Are you tired of all the Ryzen 3000 leaks
yet? We hope not, because there is another one in the lead up to Computex
, where AMD
is expected to unveil its next-generation processors based on its 7-nanometer Zen 2
CPU architecture. This latest leak involves a 12-core/24-thread model, which if priced right, could be the most compelling of the bunch.
Time will tell, but for now, we have a glimpse of the chip's performance. The chip is an engineering sample from at least a few months ago. For anyone who is not familiar with engineering samples, these are pre-release parts that companies like AMD and Intel send out to OEM partners and reviewers for testing and validation.
Specs on ES chips can be different from the final slice of silicon. That said, this particular part shows a 3.4GHz base clock and a 3.7GHz Turbo clock. Those are not mind boggling frequencies by any stretch of the imagination. However, the finalized CPU could very well be clocked higher, and potentially a lot higher than the ES chip.
Frequent leaker and Twitter user APISAK brought the benchmark to attention. He spotted the chip over at Userbenchmark, where it was running with a new motherboard labeled as Qogir-MTS. It's not clear what exactly that is (X570
chipset, possibly). The listing also shows 16GB of DDR4-1600MHz memory, a Radeon RX 550 graphics card, and a 500GB hard drive.
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The above benchmark results are not very meaningful in a vacuum, though thankfully they do not exist that way. We can compare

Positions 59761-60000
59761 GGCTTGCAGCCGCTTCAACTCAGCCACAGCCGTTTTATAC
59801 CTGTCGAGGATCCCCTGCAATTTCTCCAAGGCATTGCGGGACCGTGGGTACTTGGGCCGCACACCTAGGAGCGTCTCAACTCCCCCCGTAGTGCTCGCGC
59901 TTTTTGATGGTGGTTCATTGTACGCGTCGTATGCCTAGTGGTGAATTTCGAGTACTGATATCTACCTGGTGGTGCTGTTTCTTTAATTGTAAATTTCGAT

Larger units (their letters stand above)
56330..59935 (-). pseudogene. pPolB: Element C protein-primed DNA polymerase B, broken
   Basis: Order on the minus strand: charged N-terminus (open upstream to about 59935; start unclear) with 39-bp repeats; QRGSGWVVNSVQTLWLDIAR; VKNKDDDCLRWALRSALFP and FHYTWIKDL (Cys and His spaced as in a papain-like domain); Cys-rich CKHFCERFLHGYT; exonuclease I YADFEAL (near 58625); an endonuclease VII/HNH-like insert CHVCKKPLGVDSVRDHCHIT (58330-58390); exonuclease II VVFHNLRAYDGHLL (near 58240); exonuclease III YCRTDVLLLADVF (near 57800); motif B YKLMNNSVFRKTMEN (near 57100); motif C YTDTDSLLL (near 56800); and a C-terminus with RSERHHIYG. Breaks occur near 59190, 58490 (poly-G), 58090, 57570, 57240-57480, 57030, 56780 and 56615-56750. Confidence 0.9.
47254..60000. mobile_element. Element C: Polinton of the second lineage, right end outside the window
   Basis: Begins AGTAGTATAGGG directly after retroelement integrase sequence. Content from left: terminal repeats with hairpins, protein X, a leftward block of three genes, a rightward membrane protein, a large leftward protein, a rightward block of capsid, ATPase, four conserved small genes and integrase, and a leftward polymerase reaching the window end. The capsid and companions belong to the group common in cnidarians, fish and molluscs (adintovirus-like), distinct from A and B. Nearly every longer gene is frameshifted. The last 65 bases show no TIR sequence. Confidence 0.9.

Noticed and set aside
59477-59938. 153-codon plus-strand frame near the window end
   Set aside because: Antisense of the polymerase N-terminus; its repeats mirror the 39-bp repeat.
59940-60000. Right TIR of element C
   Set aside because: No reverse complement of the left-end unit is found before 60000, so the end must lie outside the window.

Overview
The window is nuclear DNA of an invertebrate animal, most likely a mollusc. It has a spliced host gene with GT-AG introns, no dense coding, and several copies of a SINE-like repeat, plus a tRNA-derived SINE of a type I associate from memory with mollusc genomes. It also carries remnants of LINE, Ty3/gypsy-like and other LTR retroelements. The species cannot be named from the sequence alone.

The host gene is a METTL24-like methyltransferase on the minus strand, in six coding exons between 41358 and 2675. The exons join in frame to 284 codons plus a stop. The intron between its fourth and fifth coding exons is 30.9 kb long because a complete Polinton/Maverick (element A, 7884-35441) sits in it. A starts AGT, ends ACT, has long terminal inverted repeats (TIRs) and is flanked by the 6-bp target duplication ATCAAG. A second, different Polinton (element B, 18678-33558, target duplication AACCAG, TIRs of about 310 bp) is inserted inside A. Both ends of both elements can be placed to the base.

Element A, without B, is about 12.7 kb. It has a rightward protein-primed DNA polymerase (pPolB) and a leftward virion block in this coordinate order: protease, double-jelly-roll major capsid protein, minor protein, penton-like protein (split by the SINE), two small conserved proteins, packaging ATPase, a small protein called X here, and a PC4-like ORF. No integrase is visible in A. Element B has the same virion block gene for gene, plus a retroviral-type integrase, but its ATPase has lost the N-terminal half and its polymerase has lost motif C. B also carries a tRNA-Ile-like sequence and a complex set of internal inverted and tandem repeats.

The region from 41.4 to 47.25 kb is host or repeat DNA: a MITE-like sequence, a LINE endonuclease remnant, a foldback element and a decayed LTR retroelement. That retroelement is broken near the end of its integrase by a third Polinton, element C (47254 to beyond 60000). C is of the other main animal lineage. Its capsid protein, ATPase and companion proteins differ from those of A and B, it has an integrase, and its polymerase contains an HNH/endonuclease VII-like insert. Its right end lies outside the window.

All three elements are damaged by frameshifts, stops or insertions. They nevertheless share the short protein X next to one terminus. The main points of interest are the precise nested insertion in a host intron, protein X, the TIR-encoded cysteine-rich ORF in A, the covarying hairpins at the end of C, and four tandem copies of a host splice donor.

the supposed Zen 2 processor with a second-generation Threadripper 2920X
CPU. The 2920X is also a 12-core/24-thread processor, but clocked faster at 3.5GHz to 4.3GHz. Let's have a look...
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Quite frankly, we would hope to see a bigger disparity. Assuming faster clocks on the finalized 12-core Zen 2 chip, it should skip ahead of the second-gen Threadripper part, though not by a whole lot. If only looking at this one specific benchmark run, the IPC gains are rather modest.
We don't want to jump to that conclusion, though. These are different classes of chips, obviously, but also indicative of a single benchmark run on a pre-release part, using probably unoptomized drivers. It's entirely possible that the combination of faster release clocks combined with a more mature platform with updated drivers could tell a different story, particularly when venturing into other performance metrics.
Or the IPC gains could end up being smaller than hoped. That is certainly a possibility as well, though we'd be surprised if they ended up being minuscule. The good news is, we only have a few more weeks until we know for sure.